The Japanese translation of a recent book by Glenn Greenwald covering his involvement in the events surrounding Edward Snowden’s release of thousands of classified US government documents is set to hit stores on 14 May. As a result, an excerpt from the book was released to the Japanese media, whetting readers’ appetites by mentioning the role Japan played in his decision to turn himself into what some consider an enemy of his state.
On the surface, Japan’s role was fairly incidental. However, the slightly new info helped to reignite an older dispute over the nation’s lack of any sort of substantial anti-espionage laws.
In the book, Snowden tells Greenwald that he was stationed in Japan while working for a contractor of the National Security Agency of the US from 2009 to 2011. Here he received intensive training to become a high level cyber-operative to steal information from civilians and other countries’ militaries.
It was in Japan that Snowden claims he witnessed real-time video of people who were about to be killed by drones. He later explains in the book that having to conceal matters such as this began to weigh on his conscience until he felt he could no longer keep it inside.
It’s hardly a mind-blowing revelation. Very soon after the leaks went public, fingers of the international community began to point at Japan for its involvement. Still, this got readers of the news again mulling over the old issue of the “Secret Protection Bill” which has been a point of contention among citizens for quite some time.
Proponents of anti-espionage laws say that Japan has become a “spy heaven” because there is no law issuing significant punishments for those found collecting data against other nations. Many commenters admit this is no surprise writing, “Japan is the perfect place for the US to train spies. Nothing happens if you get caught here.”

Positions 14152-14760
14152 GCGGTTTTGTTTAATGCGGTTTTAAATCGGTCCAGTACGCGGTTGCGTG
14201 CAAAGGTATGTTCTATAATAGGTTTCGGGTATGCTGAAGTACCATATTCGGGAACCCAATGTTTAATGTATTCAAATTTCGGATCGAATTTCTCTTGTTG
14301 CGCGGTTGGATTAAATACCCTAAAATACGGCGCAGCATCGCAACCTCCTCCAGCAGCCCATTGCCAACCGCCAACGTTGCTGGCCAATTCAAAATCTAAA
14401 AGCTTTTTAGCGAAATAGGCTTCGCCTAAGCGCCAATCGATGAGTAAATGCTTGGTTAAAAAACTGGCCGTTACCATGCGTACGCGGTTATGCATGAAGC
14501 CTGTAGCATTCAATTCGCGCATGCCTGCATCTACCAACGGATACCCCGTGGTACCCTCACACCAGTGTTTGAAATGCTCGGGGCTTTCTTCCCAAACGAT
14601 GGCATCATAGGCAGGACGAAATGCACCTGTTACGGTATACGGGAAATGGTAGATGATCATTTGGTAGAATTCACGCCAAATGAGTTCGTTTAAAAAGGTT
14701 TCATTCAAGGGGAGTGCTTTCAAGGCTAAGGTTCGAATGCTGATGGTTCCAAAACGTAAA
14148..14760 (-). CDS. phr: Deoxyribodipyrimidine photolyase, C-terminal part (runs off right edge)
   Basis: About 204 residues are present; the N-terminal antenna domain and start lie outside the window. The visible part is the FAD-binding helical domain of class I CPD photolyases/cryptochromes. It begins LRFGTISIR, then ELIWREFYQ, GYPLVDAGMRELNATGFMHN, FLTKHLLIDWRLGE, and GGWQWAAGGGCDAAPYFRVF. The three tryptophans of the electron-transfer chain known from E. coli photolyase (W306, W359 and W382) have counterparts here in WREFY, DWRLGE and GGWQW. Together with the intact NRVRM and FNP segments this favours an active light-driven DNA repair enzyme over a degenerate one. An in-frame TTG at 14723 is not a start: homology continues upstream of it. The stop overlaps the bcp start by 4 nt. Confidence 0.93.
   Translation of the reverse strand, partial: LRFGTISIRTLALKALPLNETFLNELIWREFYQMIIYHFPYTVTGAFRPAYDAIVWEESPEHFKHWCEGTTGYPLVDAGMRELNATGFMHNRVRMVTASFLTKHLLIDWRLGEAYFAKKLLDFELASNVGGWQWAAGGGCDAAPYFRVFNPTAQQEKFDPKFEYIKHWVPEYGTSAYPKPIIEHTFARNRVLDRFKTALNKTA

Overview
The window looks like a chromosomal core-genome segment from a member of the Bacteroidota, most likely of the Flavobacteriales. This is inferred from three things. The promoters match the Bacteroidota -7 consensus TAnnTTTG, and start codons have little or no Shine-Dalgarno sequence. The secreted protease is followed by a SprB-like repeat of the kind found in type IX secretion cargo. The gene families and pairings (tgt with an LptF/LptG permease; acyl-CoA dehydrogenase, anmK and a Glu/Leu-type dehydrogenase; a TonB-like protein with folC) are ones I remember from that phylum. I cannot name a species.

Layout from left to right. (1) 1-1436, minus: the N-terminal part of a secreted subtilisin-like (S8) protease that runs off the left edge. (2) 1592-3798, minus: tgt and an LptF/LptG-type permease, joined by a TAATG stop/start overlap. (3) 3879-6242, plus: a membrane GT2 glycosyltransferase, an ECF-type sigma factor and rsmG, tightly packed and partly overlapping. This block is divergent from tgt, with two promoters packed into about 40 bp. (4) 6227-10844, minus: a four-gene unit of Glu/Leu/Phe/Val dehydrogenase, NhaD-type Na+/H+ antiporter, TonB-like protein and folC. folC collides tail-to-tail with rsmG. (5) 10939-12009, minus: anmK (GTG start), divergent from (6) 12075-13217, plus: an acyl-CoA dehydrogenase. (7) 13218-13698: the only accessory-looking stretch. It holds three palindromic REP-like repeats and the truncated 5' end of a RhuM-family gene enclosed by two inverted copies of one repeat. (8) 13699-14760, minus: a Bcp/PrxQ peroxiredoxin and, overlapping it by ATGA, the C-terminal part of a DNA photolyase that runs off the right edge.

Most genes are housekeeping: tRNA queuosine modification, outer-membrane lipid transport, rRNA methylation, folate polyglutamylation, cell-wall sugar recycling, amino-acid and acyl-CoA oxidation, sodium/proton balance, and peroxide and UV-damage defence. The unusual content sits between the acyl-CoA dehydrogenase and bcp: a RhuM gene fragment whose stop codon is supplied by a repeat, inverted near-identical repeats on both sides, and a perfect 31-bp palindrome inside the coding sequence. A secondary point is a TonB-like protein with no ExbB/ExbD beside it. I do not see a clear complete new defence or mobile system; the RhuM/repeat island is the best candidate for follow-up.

Those opposed prefer the current state of transparency in government and claim that because of Article 9 of the Constitution, which declares Japan a pacifist country, there is no need for national secrets of any interest to spies.
On a lighter note, this news has also led to some playful xenophobia among netizens who wondered if other foreigners in Japan might be spies:
“Dave Spector [American TV personality and producer in Japan] is a CIA agent.”
“Bobby Ologun [Nigerian MMA fighter and often cutely befuddled TV personality] is also a spy.”
“Harry Potter… Yup.”
“There’s rumor that a the brother of a guy on the street selling accessories is in Mossad.”
“That’s right. I saw some foreigners riding bikes and talking about Jesus the other day. They had to have been spies in training.”
And amidst all this, the irony wasn’t lost on many readers that the land with the most legendary spies of all – ninja – had nothing in the way of a super secret intelligence agency any more.
Or do they…?
Naw, that’s ridiculous. There are no more ninjas…
Then again, maybe that’s what the ninjas want us to think…